Arable farming is not the only type of agriculture to be benefitting from advances in imaging technologies. Cainthus, an imaging company based in Ireland, has already made their first commercial sale of a machine vision system for identifying cows using facial recognition. The system identifies any animals that are not eating or have increased aggression and by measuring the arch of a cow’s back can give an early sign of a problem with its health. Researchers are now working on continuous monitoring systems that will be able to assess behavioural patterns and measure the animals’ health and welfare in real-time. Non-invasive imaging systems can also give a useful indication of fat and muscle mass before slaughter.
A major problem in salmon farming is the proliferation of sea lice. Traditional methods of eliminating them, such as adding other fish into the sea-cages to eat the lice or by introducing chemicals such as hydrogen peroxide, are never 100% effective. A new stereo vision system has been developed which uses cameras to locate the parasites on the salmon. The vision system then calculates the position and velocity of the fish and fires a high powered green laser to delouse the salmon whilst ensuring that the fish’s eyes are nowhere near the firing line. The cameras also help assess the behaviour and health of the fish. The system is already being used at 100 salmon farms in Norway and was introduced in Scotland in 2016.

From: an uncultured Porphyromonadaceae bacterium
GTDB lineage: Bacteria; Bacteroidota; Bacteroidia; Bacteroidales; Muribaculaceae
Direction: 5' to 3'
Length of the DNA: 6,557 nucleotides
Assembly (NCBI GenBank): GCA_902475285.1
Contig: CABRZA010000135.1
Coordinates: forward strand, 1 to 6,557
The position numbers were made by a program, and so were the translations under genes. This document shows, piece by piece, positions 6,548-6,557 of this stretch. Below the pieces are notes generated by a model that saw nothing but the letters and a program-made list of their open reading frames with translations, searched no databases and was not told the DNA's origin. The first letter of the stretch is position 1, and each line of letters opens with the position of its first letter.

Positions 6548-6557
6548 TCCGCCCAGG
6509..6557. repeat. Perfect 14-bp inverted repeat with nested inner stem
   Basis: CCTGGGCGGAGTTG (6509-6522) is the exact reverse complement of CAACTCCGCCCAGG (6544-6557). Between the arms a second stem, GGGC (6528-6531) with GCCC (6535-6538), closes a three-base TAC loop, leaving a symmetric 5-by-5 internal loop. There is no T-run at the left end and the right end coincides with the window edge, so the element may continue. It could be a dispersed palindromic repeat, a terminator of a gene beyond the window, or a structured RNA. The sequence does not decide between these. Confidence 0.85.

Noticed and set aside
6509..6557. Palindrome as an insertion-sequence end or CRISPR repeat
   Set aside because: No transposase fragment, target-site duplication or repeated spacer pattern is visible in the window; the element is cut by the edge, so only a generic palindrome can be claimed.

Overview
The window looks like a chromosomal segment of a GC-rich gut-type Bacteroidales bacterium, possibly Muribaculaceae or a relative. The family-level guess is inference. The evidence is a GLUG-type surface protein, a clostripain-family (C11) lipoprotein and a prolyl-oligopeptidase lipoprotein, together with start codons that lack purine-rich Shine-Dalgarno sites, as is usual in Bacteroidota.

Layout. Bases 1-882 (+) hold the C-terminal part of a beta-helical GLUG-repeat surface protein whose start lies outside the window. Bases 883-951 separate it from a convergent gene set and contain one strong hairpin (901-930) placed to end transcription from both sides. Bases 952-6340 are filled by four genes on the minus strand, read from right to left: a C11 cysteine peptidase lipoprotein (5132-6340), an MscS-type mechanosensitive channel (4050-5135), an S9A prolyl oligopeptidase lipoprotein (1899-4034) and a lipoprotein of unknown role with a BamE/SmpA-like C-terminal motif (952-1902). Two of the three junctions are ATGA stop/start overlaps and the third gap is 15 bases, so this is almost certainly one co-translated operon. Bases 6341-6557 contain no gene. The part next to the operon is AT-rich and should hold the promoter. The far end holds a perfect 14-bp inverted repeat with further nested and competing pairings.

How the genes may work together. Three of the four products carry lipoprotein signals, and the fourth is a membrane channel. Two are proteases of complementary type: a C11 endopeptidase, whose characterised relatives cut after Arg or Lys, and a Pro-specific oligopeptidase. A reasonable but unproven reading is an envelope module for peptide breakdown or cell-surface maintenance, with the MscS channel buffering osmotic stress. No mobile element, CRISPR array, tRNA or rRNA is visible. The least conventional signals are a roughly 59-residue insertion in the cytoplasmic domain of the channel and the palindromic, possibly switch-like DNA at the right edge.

Imaging in food processing and retail
Imaging technologies are helping improve quality and safety during food processing. Optical sorting and x-ray imaging are already widely used in the food industry to detect foreign bodies such as sticks, bones or glass. New imaging techniques are now being developed which will soon be able to rapidly detect food-borne pathogens. For example, a novel microscope using acousto-optic tunable filter based hyperspectral imaging which can rapidly detect pathogens such as Salmonella, Staphylococcus and E. coli has recently been developed by researchers at the Agricultural Research Service in the US. Hyperspectral imaging is also ideal for multicomponent analysis where the fat, sugar and moisture composition of a food product – such as a chocolate bar – can be mapped due to their individual spectral features. Integration of multiple techniques such as fluorescence and hyperspectral imaging achieves even better performance in detecting quality traits in meat products.
In retail, machine vision is now being used in some stores to identify food products without using bar codes. Unpacked fruit and vegetables can be identified by the supermarket cashier simply holding them up to a camera. Amazon is taking this even further by eliminating cashiers altogether. The first Amazon Go store was launched last year where shoppers scan themselves into the store using their mobile device and shop as normal. A plethora of cameras and sensors then track their every movement. Deep learning algorithms combine this imaging data with pattern recognition and weighing scales on the shelves to determine which product the customer has chosen. Once the shopper has finished, they simply walk out of the store and their Amazon account is charged.
KTN event on emerging imaging technologies in agri-food, 23rd January 2018
KTN ran an event in Birmingham on the 23rd January 2018 on emerging imaging technologies in agri-food to bring together the imaging and agri-food communities. You can read the report from this meeting here.
If you would like to find out more, please contact Charlie Winkworth-Smith at KTN to discuss further.